NELSON A TAX CHEAT???

Nelson a Tax Cheat???

BREAKING NEWS FROM THE
OMAHA WORLD HERALD

For those you who don’t have an OWH account, below are the essential facts from the article. Click on the link below to go to the full story.

Tax reduction for Nelson on acreage scrutinized – OWH – 8/4/06

A property-tax reduction that Sen. Ben Nelson receives by declaring that the acreage around his Platte River hunting cabin is used primarily for agriculture is coming under scrutiny.

(Nelson’s campaign spokeswoman Marcia) Cady acknowledged that the primary use for the cabin Nelson built in 2001 was not for raising turkeys.

At issue is a 2001 application Nelson signed in which he said all of his 90 acres would be devoted to agricultural or horticultural use. His application, which was approved by (Sarpy County Assessor Dan) Pittman, allowed Nelson’s land to be admitted into the state’s “greenbelt” program.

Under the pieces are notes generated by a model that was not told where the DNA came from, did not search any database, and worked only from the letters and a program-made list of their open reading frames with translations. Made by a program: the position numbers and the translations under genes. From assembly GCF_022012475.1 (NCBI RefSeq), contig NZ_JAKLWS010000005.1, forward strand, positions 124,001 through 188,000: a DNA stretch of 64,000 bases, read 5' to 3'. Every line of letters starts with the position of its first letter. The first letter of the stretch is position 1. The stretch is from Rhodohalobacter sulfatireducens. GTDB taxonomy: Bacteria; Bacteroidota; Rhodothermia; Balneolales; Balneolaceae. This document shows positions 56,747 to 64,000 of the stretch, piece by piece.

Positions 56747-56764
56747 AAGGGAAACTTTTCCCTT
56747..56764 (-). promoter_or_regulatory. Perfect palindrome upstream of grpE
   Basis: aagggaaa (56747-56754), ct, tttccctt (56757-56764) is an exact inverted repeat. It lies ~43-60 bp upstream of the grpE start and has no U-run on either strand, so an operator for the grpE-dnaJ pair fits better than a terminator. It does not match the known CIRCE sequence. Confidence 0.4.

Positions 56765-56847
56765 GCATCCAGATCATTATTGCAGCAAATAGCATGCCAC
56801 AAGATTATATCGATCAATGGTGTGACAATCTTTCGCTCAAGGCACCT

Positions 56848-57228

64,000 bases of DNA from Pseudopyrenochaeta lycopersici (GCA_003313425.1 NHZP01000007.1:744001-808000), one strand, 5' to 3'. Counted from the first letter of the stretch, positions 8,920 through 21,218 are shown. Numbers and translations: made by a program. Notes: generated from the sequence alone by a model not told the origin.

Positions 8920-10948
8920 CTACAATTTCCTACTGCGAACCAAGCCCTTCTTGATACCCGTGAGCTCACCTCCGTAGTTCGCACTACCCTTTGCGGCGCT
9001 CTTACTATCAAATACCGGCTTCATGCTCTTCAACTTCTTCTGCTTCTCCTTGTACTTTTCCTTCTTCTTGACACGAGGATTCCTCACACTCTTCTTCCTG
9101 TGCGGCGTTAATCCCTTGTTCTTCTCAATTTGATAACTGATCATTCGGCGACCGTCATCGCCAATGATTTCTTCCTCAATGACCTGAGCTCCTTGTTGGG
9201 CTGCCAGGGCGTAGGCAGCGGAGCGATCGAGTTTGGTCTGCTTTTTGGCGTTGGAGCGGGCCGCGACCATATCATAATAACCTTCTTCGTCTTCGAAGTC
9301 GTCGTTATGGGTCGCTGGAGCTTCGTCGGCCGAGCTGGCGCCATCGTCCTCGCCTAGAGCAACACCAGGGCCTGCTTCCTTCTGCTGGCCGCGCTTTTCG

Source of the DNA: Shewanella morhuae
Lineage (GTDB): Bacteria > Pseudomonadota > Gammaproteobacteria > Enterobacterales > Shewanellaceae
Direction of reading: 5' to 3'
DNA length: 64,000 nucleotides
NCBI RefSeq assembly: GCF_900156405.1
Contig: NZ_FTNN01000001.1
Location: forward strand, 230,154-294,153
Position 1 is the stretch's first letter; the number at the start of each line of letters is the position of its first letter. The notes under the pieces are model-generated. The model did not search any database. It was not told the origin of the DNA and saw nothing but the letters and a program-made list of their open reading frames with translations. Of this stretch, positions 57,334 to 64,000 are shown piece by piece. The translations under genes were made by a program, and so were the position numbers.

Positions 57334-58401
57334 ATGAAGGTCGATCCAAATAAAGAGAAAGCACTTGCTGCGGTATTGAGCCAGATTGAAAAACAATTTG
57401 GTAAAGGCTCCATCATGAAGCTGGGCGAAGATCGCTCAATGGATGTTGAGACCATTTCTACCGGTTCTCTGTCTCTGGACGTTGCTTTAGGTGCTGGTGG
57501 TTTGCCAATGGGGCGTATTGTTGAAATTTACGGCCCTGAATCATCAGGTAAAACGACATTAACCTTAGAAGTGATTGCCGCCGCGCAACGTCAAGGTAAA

Greenbelt is a special property tax category dating to 1972. It is a way to protect farmers from being taxed out of business in the face of encroaching urban development.

Under the law, the valuation of farmland near urban development must be based on its agricultural use – not the land’s market value.

That meant Nelson paid about $4,400 less in property tax last year than he would have if his land were not in the greenbelt program, according to Sarpy County records.

When determining whether land qualifies, Pittman said he puts a heavy emphasis on the “primary” use of the land and whether it is for production of agricultural or horticultural products, such as raising corn or logging trees.

“Once a person applies and they have stated that they are an agriculture or horticultural use, unless we have any reason to believe that’s not right, we take the person at his word,” Pittman said.

He said he would seek the senator’s permission to walk the land next week.

If Pittman determines it is not primarily used for either agriculture or horticulture, he will send Nelson a letter informing him that he could owe three years’ back taxes.

Three years is as far back as the law allows to recover such taxes, Pittman said.


Leavenworth Street will be adding its own commentary soon.

Leave a Reply

Your email address will not be published.